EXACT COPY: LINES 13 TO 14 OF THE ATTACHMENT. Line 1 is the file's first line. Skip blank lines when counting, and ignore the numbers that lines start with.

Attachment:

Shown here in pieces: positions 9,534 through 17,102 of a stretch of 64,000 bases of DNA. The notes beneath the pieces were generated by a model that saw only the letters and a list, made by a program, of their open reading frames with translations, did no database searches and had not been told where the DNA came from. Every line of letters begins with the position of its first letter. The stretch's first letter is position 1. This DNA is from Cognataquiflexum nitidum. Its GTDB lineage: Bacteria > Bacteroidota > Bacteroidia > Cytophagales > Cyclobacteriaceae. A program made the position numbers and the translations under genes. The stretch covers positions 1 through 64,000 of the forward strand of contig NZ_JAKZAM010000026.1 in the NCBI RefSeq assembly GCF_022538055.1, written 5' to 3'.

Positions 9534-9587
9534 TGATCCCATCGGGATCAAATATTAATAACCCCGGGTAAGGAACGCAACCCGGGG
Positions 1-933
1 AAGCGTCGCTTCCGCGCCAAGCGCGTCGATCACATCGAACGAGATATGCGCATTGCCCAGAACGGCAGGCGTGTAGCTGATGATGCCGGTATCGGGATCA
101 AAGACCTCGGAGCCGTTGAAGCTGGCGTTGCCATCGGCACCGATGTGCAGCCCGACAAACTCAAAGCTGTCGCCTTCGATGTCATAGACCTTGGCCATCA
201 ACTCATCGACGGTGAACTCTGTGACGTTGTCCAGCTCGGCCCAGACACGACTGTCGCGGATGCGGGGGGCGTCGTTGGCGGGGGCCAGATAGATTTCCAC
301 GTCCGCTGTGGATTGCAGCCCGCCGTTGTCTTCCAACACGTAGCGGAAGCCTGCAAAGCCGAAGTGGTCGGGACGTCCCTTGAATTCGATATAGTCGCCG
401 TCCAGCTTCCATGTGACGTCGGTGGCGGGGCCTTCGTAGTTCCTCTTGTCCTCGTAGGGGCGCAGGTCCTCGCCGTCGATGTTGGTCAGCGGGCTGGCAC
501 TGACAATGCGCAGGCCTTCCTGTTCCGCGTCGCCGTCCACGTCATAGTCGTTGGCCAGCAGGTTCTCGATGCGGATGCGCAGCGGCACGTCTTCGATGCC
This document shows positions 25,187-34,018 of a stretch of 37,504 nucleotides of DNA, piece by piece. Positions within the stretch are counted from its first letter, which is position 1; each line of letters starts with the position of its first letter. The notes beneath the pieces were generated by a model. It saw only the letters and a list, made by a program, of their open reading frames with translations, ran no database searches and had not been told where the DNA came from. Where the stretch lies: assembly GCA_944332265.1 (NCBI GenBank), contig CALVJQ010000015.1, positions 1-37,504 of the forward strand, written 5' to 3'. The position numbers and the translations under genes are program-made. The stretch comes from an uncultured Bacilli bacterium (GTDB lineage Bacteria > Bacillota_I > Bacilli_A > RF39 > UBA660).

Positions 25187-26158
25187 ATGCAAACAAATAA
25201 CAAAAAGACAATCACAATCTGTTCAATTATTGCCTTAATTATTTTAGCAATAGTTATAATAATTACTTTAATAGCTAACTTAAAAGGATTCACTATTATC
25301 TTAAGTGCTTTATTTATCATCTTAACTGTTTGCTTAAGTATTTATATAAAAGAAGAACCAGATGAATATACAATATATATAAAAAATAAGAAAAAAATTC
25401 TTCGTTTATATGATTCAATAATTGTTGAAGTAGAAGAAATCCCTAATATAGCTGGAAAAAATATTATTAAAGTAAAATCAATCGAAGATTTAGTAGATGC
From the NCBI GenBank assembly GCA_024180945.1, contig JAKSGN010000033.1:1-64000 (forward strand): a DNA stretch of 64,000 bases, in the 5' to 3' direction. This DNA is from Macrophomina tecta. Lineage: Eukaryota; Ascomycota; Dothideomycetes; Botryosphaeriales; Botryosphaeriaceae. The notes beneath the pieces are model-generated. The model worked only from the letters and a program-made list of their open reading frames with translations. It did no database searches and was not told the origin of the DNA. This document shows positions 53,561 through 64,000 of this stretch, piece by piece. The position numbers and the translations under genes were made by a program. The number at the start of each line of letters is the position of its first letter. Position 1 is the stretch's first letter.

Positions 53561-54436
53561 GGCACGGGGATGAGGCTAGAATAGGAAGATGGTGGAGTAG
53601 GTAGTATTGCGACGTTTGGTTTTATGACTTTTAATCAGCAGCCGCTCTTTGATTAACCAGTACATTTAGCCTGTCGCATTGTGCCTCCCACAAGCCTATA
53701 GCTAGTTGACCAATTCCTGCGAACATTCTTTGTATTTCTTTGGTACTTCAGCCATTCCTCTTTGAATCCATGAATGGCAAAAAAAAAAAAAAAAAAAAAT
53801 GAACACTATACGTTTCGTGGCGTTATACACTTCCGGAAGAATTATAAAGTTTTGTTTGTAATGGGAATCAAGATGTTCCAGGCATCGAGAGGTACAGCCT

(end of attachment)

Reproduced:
25187 ATGCAAACAAATAA
25201 CAAAAAGACAATCACAATCTGTTCAATTATTGCCTTAATTATTTTAGCAATAGTTATAATAATTACTTTAATAGCTAACTTAAAAGGATTCACTATTATC